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HEMIPTERA (Gr. 77µi-, half and IrTep6...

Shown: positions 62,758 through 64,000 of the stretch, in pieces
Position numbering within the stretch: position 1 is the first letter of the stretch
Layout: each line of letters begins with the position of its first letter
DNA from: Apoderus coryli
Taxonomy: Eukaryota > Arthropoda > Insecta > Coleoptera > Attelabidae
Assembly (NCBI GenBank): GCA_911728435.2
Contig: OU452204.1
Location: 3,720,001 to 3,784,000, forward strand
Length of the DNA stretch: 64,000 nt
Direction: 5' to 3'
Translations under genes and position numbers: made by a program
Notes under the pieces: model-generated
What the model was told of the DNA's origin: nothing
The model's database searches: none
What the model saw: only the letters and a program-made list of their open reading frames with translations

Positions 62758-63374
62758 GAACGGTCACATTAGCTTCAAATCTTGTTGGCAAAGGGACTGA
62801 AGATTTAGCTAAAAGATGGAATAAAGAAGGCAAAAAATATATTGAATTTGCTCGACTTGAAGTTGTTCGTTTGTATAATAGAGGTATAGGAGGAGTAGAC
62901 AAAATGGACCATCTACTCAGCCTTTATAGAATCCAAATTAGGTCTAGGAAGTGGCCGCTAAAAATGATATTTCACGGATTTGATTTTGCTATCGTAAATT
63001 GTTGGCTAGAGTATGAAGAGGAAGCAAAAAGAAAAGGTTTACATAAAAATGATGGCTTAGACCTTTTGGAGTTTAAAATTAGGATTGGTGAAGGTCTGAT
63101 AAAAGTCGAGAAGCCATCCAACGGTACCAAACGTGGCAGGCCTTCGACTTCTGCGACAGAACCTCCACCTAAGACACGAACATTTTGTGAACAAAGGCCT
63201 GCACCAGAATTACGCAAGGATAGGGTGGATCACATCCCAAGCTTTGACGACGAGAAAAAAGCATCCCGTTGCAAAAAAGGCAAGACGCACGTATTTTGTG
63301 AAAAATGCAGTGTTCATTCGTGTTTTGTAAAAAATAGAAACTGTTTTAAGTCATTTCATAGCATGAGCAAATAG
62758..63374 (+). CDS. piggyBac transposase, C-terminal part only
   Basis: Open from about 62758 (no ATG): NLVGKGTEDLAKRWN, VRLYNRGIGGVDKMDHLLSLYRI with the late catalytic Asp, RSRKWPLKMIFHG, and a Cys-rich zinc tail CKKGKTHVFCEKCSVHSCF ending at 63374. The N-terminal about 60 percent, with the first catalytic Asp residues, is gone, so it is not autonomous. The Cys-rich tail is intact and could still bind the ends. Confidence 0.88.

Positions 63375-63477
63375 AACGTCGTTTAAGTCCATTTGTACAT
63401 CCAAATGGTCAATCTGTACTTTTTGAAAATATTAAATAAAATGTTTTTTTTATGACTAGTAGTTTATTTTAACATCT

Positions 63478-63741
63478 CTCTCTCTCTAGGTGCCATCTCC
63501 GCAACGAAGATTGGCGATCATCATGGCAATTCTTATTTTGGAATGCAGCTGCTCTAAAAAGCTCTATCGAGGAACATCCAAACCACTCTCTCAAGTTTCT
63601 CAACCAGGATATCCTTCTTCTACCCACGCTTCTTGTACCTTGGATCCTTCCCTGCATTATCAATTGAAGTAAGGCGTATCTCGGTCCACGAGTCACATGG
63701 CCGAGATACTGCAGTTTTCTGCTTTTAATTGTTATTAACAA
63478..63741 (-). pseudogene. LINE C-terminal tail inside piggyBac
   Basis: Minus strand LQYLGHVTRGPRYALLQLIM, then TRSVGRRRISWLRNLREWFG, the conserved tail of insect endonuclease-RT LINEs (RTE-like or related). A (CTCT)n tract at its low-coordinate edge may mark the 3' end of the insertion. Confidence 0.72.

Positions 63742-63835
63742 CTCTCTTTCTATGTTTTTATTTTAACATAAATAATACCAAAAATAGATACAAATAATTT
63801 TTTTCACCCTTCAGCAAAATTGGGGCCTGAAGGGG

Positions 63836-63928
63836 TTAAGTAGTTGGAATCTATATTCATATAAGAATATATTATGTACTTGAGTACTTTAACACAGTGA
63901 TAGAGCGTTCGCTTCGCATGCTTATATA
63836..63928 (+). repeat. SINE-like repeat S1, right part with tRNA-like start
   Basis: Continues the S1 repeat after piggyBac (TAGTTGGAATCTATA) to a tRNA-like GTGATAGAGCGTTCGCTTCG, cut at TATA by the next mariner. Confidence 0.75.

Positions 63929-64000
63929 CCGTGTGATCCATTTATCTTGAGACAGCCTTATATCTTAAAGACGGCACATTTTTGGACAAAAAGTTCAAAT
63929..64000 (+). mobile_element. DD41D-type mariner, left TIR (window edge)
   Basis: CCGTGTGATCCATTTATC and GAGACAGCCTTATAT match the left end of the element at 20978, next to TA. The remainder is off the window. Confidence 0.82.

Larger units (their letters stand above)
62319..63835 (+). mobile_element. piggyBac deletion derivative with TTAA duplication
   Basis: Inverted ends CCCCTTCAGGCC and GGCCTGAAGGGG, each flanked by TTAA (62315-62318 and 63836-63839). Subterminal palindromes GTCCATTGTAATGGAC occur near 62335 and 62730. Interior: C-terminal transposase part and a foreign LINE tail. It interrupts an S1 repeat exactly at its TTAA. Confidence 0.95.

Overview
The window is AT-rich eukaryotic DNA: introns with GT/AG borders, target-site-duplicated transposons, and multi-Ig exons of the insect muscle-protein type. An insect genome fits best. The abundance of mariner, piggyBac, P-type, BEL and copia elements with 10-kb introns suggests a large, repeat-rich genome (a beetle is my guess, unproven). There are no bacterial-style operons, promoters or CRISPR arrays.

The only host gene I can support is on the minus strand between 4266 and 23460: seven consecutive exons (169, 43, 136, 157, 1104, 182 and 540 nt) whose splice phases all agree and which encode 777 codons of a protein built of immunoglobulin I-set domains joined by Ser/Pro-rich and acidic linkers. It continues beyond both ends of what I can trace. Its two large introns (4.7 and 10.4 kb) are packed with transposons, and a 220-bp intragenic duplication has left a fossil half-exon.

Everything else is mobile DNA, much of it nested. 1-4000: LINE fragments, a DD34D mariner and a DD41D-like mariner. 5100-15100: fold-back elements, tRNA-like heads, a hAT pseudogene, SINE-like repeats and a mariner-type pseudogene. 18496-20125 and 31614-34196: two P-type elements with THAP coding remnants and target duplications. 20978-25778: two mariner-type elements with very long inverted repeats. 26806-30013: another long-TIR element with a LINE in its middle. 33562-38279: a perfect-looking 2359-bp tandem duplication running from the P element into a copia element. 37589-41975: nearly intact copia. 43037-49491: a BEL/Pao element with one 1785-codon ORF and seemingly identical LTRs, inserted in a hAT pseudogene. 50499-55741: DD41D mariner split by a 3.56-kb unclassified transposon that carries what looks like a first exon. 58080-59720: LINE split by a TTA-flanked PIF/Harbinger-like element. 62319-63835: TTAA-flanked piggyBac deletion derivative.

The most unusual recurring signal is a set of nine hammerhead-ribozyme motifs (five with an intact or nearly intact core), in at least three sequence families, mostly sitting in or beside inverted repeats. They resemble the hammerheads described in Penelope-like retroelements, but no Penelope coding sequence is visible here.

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Originally appearing in Volume V13, Page 262 of the 1911 Encyclopedia Britannica.